Interview: Mill CPU for Humans Parts 3 and 4

Welcome back to the conclusion of our interview on Mill CPU architecture with [Ivan Godard]. If you missed yesterday’s offering you can watch the preview video or go back and read the original article. Above is the third part, with the final installment found after the break.

We’d like to address some concerns from the comments of yesterday’s post. Several readers noted that Mill is only in the simulation phase. [Ivan] is very up-front about that… there is no silicon. But that doesn’t mean we should disregard a company that looks to build on successes from the current generation of processors while avoiding their drawbacks. It is incredibly costly to design silicon from scratch. This is why we don’t see new architectures sprouting up on a monthly basis.

We simply think it’s exciting to see what kinds of changes may be coming and how designers plan to accomplish advances in processing power while reducing power consumption at the same time.

Comments

  1. kjkrum says:

    Wasn’t this mill CPU thing pretty thoroughly debunked when it came up on Slashdot about a year ago?

  2. Freddy says:

    Wow, who knew Jesus was into CPU architecture?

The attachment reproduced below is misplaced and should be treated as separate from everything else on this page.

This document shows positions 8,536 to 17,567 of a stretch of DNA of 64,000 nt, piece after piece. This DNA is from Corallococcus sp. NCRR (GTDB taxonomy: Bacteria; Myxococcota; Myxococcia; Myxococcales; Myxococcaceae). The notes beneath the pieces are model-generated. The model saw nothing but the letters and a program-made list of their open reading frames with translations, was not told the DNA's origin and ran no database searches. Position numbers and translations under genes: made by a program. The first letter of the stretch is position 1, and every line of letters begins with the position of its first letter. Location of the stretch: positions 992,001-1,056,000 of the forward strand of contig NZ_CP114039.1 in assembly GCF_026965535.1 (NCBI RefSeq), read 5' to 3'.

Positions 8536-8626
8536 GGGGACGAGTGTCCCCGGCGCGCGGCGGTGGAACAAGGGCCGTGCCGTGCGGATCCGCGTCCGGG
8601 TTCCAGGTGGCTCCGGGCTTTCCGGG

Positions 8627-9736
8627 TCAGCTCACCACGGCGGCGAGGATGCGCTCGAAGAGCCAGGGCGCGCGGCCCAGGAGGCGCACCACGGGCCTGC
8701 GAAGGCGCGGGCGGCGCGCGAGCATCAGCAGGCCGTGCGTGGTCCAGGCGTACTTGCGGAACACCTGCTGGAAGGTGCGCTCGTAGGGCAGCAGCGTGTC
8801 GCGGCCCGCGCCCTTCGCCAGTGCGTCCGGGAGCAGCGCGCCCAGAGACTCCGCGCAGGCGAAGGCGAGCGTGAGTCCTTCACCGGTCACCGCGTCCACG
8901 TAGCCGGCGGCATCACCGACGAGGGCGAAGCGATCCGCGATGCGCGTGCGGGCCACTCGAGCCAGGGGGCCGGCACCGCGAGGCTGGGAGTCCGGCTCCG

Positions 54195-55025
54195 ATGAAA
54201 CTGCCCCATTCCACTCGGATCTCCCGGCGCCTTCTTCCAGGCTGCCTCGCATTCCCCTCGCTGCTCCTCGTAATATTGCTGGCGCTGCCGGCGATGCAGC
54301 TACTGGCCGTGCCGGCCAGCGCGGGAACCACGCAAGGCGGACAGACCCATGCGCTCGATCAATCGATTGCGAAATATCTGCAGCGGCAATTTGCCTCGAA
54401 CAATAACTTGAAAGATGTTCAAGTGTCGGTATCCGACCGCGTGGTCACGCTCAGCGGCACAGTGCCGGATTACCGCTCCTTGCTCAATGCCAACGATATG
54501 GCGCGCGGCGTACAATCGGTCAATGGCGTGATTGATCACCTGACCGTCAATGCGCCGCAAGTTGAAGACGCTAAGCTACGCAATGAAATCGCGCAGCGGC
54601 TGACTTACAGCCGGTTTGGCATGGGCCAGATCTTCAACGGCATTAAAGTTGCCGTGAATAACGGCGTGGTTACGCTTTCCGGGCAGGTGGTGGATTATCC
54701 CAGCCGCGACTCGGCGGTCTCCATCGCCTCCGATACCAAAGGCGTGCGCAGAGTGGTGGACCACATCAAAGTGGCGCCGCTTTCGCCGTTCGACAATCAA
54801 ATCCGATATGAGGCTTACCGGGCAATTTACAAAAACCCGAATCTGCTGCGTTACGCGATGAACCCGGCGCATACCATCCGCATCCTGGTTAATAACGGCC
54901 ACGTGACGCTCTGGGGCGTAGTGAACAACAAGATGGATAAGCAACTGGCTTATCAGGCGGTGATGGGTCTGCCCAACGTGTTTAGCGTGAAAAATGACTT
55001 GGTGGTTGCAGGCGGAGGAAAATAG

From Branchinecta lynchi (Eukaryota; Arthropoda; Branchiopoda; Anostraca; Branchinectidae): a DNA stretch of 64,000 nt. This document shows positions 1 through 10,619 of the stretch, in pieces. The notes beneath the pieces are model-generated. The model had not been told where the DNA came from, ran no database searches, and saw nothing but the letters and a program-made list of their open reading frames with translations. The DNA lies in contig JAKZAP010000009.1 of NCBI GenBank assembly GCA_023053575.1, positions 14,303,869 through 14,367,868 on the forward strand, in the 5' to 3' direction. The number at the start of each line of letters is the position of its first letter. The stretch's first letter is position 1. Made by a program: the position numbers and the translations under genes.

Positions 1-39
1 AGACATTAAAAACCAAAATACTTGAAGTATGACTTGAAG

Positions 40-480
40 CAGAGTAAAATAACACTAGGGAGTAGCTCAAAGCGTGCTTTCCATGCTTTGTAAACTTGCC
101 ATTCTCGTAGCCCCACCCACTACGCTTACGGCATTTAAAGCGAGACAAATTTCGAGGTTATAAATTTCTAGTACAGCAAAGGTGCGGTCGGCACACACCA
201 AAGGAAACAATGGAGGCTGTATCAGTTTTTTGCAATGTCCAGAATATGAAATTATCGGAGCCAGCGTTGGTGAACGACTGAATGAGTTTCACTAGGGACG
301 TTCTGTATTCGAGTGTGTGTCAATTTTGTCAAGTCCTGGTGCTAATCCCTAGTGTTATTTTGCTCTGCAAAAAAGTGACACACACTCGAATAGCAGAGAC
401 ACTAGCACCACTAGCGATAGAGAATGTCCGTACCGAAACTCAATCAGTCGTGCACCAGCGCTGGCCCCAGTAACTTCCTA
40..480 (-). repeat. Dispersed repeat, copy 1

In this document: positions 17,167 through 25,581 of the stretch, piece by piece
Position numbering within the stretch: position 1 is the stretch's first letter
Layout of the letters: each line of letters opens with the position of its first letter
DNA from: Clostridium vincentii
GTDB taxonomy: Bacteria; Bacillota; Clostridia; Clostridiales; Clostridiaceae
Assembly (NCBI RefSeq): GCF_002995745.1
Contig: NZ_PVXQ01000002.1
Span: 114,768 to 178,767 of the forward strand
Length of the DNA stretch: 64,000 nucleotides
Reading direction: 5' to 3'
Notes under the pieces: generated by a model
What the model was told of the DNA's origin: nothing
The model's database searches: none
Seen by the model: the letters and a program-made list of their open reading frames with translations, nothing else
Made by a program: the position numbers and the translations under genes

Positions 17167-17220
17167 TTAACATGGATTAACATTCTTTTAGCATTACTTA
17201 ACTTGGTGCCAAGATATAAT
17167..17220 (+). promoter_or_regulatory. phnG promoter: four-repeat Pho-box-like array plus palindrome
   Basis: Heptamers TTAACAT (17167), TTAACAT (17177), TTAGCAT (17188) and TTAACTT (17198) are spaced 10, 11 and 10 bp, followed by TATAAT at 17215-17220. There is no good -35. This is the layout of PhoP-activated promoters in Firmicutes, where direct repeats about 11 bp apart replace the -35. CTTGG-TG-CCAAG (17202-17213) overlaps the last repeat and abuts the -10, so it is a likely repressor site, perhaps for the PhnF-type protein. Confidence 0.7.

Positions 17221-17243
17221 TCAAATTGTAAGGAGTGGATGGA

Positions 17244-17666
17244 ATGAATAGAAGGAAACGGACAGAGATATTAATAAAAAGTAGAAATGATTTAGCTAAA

This all sounds promising, but these interviews make me hesitate to say that it’ll go anywhere. The business side of this will make or break it. I hope it works out.

  3. Anne Nonymous says:

    Again, let me know when its at least been synthesized into a particular technology node. I’ve seen too many “revolutionary” processors that can’t even run at their specs at the latest tech node.

    What do you mean I can’t do a decoder in 10 levels at 1 cycle at 1ghz? wahhh!

    Anything runs in simulation..anything runs in RTL.

    • Brane212 says:

      Which doesn’t mean that his effort falls in “whatever” class.

      He seems to have thought about production gotchas from the start.

      And he is just showig the stuff as it is in the boundaries of patent pending obligations.

      A patents go through, we will learn more. It’s not like visitors had to pay some admission fees or were forced to plunge some $$$ for it…

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